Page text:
David Chase Clarifies Tony Soprano’s Fate in the Final “Sopranos” Episode

More to ponder when it comes to an oft-debated scene

Sopranos creator David Chase sitting on a chair at the 2016 Vulture Festival
David Chase speaks onstage at the 2016 Vulture Festival at Milk Studios in New York City.
Cindy Ord/Getty Images for Vulture Festival

Who doesn’t love a good ambiguous ending? Given the number of think pieces that have been published about the final scene of The Sopranos since 2007, the answer appears to be “quite a few people.” For some viewers, the cut to black that ended the acclaimed series was a sign that protagonist Tony Soprano had been murdered; for others, it was a sign of spiritual death. (For my part, I’m fond of BoJack Horseman‘s take on the episode in question.)

Still, in an age of explainers about the endings of virtually every movie and television show — whether or not they’re ambiguous — it’s not surprising to see that people have continued to ask Sopranos creator David Chase about his intentions. Three years ago, the publication of Matt Zoller Seitz and Alan Sepinwall’s The Sopranos Sessions rekindled the debate. The book included its two authors interviewing Chase, who alluded to “that death scene.” Case closed; ambiguity averted. Right?

Now, Chase has addressed the scene in question in yet another interview — one which (arguably) sees him come down in favor of the “it’s a death scene” camp. In a conversation with Scott Feinberg for The Hollywood Reporter, Chase revisited both the show’s ending and his earlier interview. Feinberg asked Chase if his earlier comments had been “a slip of the tongue,” to which Chase answered, “No.”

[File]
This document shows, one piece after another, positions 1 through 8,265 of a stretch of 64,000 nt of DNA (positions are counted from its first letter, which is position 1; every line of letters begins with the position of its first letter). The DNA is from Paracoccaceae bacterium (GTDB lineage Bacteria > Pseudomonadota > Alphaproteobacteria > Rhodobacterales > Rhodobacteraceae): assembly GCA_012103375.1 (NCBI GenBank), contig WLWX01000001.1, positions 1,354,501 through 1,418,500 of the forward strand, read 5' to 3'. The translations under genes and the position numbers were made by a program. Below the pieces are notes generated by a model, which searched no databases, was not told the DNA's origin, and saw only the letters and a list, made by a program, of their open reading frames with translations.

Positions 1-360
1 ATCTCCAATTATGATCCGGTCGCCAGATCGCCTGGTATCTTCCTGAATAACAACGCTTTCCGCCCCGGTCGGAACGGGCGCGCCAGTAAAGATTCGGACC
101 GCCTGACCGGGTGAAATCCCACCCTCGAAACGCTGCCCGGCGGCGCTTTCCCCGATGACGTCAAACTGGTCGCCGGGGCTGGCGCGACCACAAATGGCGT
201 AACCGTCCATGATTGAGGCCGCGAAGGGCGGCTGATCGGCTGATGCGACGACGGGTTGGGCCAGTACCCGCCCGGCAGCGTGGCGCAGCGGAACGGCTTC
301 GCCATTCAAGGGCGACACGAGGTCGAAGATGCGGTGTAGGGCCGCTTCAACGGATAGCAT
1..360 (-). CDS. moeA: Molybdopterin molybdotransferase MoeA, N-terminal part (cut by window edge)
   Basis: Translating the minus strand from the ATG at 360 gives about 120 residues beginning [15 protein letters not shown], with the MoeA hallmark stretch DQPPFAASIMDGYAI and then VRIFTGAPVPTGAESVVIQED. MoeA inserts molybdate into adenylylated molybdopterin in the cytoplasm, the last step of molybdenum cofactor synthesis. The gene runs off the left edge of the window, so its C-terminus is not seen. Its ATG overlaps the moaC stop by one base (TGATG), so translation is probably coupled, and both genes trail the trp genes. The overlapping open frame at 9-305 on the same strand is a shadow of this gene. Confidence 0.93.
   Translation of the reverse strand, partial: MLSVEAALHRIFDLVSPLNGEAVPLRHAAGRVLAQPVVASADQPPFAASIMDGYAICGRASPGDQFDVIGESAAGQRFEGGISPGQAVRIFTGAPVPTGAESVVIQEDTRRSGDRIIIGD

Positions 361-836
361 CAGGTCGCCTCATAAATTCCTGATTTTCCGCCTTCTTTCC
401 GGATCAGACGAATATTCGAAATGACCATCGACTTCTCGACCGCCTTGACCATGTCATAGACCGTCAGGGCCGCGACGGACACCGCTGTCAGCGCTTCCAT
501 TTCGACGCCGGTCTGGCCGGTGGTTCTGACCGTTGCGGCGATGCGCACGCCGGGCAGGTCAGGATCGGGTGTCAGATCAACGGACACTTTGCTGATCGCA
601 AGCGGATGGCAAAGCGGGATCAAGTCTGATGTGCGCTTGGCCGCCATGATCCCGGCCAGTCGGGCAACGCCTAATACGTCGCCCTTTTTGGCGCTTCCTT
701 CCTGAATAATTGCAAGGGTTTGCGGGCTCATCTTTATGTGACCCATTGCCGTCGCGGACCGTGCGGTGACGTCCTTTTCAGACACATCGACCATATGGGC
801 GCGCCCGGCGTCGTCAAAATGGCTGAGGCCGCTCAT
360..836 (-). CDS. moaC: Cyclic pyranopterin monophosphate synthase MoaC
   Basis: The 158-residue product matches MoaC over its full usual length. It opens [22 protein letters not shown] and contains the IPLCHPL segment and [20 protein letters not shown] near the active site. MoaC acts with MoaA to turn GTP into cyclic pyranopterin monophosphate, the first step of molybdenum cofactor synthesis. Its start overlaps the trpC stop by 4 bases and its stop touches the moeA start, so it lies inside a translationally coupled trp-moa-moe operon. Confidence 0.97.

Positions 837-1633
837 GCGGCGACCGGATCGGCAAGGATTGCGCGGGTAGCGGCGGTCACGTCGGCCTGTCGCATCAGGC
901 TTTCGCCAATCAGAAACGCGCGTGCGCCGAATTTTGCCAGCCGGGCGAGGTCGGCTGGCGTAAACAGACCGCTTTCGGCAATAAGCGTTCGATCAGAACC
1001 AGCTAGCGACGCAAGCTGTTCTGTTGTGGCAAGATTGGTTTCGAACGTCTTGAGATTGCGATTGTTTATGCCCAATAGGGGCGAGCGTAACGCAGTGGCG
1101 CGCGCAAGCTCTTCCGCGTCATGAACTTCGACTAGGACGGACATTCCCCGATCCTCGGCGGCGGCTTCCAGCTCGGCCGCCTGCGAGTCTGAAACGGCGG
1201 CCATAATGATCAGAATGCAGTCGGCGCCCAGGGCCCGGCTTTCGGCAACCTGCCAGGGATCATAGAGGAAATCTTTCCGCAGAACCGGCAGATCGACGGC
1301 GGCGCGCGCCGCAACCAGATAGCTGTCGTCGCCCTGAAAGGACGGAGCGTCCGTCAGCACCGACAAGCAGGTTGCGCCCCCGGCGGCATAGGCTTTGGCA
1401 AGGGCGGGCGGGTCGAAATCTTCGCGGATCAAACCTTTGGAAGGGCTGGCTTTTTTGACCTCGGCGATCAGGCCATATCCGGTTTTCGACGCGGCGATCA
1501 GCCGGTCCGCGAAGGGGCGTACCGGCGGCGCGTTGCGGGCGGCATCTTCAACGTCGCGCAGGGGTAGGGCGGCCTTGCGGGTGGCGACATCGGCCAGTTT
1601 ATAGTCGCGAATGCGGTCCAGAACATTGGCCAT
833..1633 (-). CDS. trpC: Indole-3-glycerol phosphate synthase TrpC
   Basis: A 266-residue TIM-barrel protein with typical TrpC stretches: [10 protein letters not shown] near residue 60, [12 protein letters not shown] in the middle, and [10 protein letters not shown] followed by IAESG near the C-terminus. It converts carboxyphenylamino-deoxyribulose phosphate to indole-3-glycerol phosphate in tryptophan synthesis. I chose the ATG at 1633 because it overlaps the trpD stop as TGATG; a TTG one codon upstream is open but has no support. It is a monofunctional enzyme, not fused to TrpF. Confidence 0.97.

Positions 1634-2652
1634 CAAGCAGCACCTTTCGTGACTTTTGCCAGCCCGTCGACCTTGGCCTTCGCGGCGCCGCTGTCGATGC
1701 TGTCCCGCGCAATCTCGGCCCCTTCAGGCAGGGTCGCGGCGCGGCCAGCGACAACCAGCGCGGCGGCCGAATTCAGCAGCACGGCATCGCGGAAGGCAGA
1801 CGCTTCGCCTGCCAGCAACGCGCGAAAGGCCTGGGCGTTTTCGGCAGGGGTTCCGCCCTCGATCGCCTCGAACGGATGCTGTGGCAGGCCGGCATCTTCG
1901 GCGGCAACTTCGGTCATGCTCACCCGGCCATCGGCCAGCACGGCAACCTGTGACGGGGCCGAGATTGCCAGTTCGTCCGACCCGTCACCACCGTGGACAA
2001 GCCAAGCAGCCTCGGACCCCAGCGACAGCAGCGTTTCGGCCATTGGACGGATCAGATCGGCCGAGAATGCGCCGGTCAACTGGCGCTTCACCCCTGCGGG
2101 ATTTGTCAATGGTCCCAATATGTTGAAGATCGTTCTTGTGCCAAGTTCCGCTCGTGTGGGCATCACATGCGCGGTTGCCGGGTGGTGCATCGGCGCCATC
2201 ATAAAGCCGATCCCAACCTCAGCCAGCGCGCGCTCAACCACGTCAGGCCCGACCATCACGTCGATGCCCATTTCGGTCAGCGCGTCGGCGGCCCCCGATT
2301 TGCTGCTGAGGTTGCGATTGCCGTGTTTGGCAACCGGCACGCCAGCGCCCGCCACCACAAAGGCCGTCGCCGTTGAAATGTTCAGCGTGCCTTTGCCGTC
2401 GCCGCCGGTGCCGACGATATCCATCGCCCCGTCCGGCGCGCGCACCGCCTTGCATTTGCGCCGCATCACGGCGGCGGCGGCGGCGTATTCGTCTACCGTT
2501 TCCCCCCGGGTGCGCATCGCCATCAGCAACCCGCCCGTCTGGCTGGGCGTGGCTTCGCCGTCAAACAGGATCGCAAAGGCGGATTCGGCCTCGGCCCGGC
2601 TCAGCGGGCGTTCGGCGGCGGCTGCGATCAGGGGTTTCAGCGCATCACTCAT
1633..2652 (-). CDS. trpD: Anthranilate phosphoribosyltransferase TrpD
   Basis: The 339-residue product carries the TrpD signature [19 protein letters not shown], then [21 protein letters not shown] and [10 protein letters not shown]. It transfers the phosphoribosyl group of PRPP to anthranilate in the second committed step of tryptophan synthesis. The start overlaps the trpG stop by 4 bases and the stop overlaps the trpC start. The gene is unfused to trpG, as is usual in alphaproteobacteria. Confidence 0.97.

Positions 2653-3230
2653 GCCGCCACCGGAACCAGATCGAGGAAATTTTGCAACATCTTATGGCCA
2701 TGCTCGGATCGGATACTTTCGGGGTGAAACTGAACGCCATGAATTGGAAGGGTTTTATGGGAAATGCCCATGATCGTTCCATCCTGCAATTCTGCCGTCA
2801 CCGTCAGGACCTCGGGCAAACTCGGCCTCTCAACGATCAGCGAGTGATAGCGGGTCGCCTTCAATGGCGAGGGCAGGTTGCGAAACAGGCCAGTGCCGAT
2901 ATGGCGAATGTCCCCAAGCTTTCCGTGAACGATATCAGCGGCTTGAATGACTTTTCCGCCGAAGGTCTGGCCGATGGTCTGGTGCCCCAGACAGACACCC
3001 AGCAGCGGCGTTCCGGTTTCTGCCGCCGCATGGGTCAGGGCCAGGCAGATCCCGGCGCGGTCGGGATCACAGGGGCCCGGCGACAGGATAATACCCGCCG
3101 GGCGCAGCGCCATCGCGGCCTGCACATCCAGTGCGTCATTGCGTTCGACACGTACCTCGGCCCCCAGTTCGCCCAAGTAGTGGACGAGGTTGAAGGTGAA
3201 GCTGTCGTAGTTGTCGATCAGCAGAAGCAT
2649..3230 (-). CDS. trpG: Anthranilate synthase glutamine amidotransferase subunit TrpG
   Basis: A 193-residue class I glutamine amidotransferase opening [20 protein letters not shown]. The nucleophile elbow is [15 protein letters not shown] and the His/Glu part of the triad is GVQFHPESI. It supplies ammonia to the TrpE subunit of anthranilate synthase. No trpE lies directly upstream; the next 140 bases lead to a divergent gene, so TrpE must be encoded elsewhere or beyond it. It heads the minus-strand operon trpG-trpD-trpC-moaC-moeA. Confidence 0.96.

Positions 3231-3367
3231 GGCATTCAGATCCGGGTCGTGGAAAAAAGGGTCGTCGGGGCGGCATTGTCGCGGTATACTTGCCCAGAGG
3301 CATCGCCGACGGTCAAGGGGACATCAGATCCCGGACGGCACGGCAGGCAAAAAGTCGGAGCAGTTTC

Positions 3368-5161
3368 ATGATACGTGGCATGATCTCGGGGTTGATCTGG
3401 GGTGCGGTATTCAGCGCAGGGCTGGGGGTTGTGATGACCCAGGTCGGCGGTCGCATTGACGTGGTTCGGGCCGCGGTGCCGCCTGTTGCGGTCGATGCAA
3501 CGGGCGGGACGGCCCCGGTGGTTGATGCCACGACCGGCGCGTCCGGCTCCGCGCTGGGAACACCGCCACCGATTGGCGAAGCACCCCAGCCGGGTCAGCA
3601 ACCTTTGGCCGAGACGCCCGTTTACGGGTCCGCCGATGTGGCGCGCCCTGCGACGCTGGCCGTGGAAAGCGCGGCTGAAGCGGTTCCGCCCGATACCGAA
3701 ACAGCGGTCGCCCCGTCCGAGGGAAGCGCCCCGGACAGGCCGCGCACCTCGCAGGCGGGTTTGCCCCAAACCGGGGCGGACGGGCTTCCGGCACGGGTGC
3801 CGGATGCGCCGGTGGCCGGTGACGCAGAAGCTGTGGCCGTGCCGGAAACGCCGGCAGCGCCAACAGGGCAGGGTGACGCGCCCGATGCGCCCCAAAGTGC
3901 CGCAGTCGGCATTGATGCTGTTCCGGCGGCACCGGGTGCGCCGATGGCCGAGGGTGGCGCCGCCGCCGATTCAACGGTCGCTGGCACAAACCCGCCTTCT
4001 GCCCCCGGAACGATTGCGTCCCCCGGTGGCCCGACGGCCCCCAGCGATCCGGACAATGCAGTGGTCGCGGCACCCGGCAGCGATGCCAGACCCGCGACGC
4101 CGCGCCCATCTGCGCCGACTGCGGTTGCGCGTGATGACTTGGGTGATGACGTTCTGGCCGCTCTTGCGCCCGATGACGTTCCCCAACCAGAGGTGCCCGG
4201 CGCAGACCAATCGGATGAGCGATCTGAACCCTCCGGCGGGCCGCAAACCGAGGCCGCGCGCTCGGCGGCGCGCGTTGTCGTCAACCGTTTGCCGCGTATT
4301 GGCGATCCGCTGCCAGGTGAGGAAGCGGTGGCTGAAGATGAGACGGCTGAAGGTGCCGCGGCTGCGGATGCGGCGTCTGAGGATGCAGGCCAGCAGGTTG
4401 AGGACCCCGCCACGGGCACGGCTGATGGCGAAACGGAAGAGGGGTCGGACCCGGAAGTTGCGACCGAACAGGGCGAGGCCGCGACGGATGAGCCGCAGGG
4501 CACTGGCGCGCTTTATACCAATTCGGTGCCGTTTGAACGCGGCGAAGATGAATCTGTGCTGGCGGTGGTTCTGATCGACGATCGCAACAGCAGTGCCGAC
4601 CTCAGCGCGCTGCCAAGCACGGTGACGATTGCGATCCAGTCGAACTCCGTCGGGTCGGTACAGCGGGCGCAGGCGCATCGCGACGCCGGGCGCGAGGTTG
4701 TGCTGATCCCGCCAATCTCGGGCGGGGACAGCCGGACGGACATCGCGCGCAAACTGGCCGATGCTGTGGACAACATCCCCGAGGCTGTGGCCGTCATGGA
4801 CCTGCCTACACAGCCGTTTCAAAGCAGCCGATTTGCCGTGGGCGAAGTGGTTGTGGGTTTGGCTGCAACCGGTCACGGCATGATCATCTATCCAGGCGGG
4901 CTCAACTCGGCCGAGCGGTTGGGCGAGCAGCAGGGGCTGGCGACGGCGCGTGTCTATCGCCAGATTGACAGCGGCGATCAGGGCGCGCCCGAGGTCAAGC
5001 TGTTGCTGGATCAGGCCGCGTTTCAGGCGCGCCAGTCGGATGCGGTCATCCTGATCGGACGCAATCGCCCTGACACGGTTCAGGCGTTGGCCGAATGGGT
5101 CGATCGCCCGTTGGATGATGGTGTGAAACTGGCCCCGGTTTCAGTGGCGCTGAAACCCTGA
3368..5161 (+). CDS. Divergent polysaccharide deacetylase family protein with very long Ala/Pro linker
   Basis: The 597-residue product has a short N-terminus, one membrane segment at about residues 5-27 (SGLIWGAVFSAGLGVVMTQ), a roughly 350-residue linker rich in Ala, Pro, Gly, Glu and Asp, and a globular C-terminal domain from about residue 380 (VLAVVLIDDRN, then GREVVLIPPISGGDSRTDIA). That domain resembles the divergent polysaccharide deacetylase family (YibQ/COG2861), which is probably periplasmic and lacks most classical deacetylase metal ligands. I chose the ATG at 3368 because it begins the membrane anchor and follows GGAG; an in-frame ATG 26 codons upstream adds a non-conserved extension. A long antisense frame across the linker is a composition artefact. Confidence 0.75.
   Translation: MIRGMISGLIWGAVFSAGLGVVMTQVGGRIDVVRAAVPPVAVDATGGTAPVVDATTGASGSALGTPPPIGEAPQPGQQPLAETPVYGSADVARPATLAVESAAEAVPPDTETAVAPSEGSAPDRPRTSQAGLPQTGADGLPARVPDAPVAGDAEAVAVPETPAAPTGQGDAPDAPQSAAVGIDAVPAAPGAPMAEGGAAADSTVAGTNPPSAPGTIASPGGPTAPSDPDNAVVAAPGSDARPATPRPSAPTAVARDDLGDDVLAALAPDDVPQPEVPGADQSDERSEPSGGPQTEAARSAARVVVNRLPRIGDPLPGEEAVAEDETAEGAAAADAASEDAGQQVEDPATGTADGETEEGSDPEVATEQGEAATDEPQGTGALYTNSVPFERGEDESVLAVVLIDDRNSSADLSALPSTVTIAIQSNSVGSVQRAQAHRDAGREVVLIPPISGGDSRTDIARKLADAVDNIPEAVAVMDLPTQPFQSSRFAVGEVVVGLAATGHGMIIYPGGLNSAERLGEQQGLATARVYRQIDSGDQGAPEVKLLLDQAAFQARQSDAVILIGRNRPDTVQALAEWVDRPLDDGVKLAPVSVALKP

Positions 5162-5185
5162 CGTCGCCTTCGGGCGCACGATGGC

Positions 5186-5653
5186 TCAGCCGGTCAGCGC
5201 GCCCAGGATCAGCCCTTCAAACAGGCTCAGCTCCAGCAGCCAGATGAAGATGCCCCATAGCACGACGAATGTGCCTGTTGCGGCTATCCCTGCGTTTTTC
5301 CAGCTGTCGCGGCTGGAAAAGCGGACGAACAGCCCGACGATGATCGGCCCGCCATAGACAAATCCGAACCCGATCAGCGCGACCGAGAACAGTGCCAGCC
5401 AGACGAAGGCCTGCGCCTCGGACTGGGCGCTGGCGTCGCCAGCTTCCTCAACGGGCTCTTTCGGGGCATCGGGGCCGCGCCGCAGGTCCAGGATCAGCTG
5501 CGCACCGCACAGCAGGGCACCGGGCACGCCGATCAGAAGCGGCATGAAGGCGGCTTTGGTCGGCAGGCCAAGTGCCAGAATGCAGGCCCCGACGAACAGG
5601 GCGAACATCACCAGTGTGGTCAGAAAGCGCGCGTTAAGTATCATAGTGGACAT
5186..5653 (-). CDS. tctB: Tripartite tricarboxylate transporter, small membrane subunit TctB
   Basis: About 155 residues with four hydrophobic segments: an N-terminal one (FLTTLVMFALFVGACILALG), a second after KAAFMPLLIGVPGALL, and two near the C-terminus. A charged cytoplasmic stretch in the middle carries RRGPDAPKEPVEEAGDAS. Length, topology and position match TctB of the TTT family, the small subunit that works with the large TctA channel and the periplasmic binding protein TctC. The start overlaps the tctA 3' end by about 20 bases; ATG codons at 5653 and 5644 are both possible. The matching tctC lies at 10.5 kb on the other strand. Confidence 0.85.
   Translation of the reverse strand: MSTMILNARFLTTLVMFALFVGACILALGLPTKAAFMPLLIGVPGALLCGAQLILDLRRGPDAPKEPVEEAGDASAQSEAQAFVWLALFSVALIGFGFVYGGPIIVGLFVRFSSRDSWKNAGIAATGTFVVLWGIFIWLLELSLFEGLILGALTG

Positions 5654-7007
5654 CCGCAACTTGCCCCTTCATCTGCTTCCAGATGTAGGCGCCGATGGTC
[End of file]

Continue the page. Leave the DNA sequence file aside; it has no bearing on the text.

“[T]he scene I had in my mind was not that scene,” Chase said. “Nor did I think of cutting to black.” He spoke of the idea that, in an inversion of the show’s credit sequence, “the last scene could be him coming from New Jersey back into New York for a meeting at which he was going to be killed.”

Chase also said that he had the idea for the scene when passing a small restaurant. “It was kind of like a shack that served breakfast. And for some reason I thought, ‘Tony should get it in a place like that,’” he recalled. “Why? I don’t know. That was, like, two years before.”

It’s worth mentioning that Chase also spoke critically of some of the show’s viewers who wanted an explicit death scene. “They wanted to know that Tony was killed,” he said. “They wanted to see him go face-down in linguini, you know?” He addressed his frustration with viewers who had empathized with Tony, right up until the final scene. “[D]on’t tell me you don’t love him in some way, don’t tell me you’re not on his side in some way,” he added. “And now you want to see him killed?”

For some, Chase’s latest comments will be the last word on the subject. For others who enjoy more narrative ambiguity, one could say that they won’t stop believing.

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